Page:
A nonprofit publication of the Kentucky Center for Public Service Journalism

Number of painkiller prescriptions decline statewide, but remain high in many individual counties

Kentucky Health News reported in July about a Centers for Disease Control and Prevention report showing ranges of painkillers sold per person in each county in 2015 and whether there had been an increase or decrease since 2010. Individual county data was unavailable at the time of the July report, but has since been made available.

The CDC report calculated the rate of “morphine equivalent doses” sold at retail pharmacies in 2010 and 2015 in each county and whether there had been an increase or decrease if the change was greater than or equal to 10 percent Counties with changes of less than 10 percent were labeled “stable.”

Morphine equivalent doses, in milligrams, are determined by a calculation that allows health-care providers to understand how potent one opioid is compared to another.

The report found that painkiller prescriptions had declined statewide, but increased or remained high in many counties from 2010 to 2015.

Opioid doses per person decreased in 71 counties, increased in 19, and were considered stable in 24. Six counties didn’t have enough data to show a trend. The report does not account for people who fill their prescription in one county but live in another.

On the 2015 map, the counties are shaded by quartiles, each representing one-fourth of the total range. Below is a table of the top quartile, showing the 30 Kentucky counties with the most doses per person of opioid painkillers in 2015.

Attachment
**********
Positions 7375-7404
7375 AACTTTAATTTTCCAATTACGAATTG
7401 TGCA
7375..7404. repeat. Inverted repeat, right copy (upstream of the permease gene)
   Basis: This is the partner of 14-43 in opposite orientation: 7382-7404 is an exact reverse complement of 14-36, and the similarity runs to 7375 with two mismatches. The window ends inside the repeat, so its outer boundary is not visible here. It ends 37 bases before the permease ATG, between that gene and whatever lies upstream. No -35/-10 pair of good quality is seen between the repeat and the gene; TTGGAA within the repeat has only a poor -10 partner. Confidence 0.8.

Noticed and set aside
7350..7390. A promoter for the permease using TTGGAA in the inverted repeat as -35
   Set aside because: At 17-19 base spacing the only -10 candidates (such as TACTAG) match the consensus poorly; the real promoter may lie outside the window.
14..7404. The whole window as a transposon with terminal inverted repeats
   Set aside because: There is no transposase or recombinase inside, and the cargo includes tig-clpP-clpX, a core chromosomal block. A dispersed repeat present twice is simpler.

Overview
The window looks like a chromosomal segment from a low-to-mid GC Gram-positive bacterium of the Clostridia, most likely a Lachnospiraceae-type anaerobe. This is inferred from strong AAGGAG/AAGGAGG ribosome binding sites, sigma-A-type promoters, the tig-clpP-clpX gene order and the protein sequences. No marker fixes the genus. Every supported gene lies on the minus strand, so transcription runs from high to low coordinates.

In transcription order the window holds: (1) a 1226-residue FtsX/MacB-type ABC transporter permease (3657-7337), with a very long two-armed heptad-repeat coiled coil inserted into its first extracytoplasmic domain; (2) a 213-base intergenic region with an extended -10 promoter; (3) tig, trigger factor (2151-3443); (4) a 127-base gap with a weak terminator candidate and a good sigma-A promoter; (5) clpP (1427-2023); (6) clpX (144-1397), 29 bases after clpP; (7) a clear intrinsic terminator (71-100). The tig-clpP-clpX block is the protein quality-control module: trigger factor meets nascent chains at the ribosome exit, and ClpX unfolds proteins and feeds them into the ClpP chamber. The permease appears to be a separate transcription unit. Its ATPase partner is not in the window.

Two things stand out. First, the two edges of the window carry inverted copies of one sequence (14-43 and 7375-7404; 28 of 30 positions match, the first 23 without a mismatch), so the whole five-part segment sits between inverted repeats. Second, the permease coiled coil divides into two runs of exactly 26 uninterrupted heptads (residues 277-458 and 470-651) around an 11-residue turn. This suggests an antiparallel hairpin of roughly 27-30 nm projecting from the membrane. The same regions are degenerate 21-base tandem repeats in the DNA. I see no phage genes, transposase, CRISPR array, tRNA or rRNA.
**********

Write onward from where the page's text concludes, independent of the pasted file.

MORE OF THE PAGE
The report gives partial credit for the decline to the Kentucky All Schedule Prescription Electronic Reporting (KASPER) system, which went from voluntary to mandatory during the period.

The report says, “The substantial variation in opioid prescribing observed at the county level suggests inconsistent practice patterns and a lack of consensus about appropriate opioid use, and demonstrates the need for better application of guidance and standards around opioid prescribing practices.”

It says counties with higher amounts of opioids tended to have “a larger percentage of non-Hispanic whites; higher rates of uninsured and Medicaid enrollment, lower educational attainment; higher rates of unemployment; micropolitan status [counties with towns of 10,000 to 50,000]; more dentists and physicians per capita; a higher prevalence of diagnosed diabetes, arthritis, and disability; and higher suicide rates.”

The data for the study came from the Quintiles IMS Transactional Data Warehouse. It does not include prescriptions dispensed directly by prescribers.

From Kentucky Health News

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